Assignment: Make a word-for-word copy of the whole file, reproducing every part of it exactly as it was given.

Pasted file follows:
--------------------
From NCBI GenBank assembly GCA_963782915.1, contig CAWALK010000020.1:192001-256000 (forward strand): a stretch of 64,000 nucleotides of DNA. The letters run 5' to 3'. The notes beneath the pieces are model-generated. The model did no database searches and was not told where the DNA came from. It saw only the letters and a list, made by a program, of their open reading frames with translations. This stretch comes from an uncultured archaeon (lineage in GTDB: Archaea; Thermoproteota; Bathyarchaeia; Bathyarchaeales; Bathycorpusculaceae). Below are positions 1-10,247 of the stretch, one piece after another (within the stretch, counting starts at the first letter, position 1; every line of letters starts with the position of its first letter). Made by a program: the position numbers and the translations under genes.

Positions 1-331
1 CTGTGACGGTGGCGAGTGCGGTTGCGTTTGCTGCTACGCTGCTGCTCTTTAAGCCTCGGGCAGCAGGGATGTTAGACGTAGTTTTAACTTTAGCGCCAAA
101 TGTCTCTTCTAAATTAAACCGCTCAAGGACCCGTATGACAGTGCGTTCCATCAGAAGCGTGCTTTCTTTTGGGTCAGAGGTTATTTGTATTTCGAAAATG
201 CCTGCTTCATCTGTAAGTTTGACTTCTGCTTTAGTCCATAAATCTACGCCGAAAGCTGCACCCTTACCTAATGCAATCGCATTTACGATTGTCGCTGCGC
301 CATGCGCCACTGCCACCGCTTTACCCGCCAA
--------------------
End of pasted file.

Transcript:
From NCBI GenBank assembly GCA_963782915.1, contig CAWALK010000020.1:192001-256000 (forward strand): a stretch of 64,000 nucleotides of DNA. The letters run 5' to 3'. The notes beneath the pieces are model-generated. The model did no database searches and was not told where the DNA came from. It saw only the letters and a list, made by a program, of their open reading frames with translations. This stretch comes from an uncultured archaeon (lineage in GTDB: Archaea; Thermoproteota; Bathyarchaeia; Bathyarchaeales; Bathycorpusculaceae). Below are positions 1-10,247 of the stretch, one piece after another (within the stretch, counting starts at the first letter, position 1; every line of letters starts with the position of its first letter). Made by a program: the position numbers and the translations under genes.

Positions 1-331
1 CTGTGACGGTGGCGAGTGCGGTTGCGTTTGCTGCTACGCTGCTGCTCTTTAAGCCTCGGGCAGCAGGGATGTTAGACGTAGTTTTAACTTTAGCGCCAAA
101 TGTCTCTTCTAAATTAAACCGCTCAAGGACCCGTATGACAGTGCGTTCCATCAGAAGCGTGCTTTCTTTTGGGTCAGAGGTTATTTGTATTTCGAAAATG
201 CCTGCTTCATCTGTAAGTTTGACTTCTGCTTTAGTCCATAAATCTACGCCGAAAGCTGCACCCTTACCTAATGCAATCGCATTTACGATTGTCGCTGCGC
301 CATGCGCCACTGCCACCGCTTTACCCGCCAA